French President Nicolas Sarkozy will be flying in a style more becoming the nation’s leader with a recent government decision to acquire an Airbus A330-200 that will be outfitted as the country’s newest head-of-state aircraft.
Recent public attacks on business aviation have sought to portray the industry as exhibiting unwarranted privilege at a time when so many are suffering in the economic crisis.
Lyon Bron Airport, the business aviation field in France’s second largest city, is still betting on mid-term growth and is preparing to break ground on three major construction projects this year, including a restaurant, a 10,000-sq-ft hangar and a new facility for EMS helicopters. All building projects are funded by third-party investors, which apparently are sticking to their plans despite the severe global downturn.
Lyon Bron Airport, the business aviation field in France’s second largest city, is still betting on mid-term growth and is preparing to break ground on three major construction projects this year, airport officials said last week. An 80-seat restaurant with accompanying conference room and two boutique shops will be housed in a €1.7 million ($2.1 million) building.
Dassault Aviation late last month downgraded its 2008 delivery planning for Falcons, citing new FAA “constraints.” The manufacturer said the delivery rate increase that was expected for the fourth quarter will not be met, as some deliveries have been postponed to the first quarter.
Dassault Aviation has entered “exclusive negotiations” with Alcatel-Lucent to take over its 20.8-percent stake in defense electronics specialist Thales. The buyout would boost Dassault’s stake in Thales to 26 percent and mark a strong return to defense electronics for the French airframer at a time when the economic slowdown is threatening sales of business jets.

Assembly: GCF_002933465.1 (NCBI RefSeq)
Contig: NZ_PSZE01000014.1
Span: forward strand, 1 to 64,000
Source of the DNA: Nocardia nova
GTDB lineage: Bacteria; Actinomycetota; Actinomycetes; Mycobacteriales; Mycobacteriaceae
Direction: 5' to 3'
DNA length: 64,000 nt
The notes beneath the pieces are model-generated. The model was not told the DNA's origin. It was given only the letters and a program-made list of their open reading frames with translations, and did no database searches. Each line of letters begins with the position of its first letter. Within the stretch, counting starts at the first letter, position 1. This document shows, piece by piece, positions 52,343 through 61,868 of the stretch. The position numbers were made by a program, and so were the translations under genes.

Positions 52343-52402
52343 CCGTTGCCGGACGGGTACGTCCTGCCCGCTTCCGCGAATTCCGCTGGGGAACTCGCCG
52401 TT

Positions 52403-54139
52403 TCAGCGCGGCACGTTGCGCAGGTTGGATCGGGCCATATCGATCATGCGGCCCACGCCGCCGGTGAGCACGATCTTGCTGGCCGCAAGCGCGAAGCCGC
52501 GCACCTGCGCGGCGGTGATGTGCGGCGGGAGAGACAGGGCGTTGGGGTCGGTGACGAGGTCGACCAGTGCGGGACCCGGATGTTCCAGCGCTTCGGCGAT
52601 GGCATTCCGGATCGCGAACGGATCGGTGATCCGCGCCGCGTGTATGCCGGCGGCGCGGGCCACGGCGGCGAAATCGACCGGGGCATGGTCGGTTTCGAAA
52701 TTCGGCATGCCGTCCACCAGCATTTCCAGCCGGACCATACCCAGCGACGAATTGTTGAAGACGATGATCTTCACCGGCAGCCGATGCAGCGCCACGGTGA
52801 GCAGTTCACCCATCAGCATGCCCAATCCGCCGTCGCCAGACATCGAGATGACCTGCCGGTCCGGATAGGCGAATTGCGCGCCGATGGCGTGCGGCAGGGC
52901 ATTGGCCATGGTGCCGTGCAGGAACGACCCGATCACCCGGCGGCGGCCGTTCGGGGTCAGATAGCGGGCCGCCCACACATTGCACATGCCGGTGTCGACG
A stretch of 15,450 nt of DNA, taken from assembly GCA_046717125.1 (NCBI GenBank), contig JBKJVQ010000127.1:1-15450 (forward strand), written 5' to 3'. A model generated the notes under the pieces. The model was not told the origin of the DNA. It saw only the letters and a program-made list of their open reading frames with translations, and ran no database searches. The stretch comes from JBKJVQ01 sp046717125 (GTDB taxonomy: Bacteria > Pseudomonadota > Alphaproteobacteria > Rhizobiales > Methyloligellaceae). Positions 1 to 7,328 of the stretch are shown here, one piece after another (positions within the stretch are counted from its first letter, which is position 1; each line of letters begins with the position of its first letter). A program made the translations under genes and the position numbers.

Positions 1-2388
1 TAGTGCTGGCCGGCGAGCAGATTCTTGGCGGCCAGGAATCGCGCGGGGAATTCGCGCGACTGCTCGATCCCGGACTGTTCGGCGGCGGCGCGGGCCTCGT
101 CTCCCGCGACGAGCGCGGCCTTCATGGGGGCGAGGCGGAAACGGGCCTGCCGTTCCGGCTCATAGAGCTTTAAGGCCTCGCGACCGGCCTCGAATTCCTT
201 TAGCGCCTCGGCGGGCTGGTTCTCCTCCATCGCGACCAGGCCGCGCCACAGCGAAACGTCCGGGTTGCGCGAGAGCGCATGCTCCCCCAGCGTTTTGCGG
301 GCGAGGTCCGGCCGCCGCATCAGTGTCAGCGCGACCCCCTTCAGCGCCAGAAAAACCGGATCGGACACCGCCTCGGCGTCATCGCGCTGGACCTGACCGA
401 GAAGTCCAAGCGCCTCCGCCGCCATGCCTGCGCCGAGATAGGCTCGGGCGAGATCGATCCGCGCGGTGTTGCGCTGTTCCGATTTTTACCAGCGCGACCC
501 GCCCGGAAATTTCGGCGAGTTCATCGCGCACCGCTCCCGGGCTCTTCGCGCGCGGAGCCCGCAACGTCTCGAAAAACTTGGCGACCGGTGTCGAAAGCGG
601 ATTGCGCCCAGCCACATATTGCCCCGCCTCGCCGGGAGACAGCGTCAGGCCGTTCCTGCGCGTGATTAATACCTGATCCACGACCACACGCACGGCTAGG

French regional airline Air Bretagne has gone into financial observation after filing for bankruptcy. The company’s operations are being overseen by a court-appointed administrator until liquidation has been finalized. The administrator must report back by the end of this month.
The French government has selected an area to build what it calls a third airport to serve Paris, but the area is in Chaulnes, a distant 85 mi north of the capital. The new airport, which is expected to be operational in 2015, will ostensibly be served by an already planned high-speed rail link to Paris, and two existing highways.
Compagnie Corse Méditerranée (CCM) Airlines, the French regional airline that specializes in routes between France and Corsica, wants to buck a trend established by small French regional airlines by loosening its relationship with Air France.
France’s prime business aviation gateway is set to pass the next stage in its ongoing redevelopment when a new executive terminal opens at Paris Le Bourget Airport on June 30. A former maintenance facility building has been completely renovated and refurbished in a $8.5 million makeover.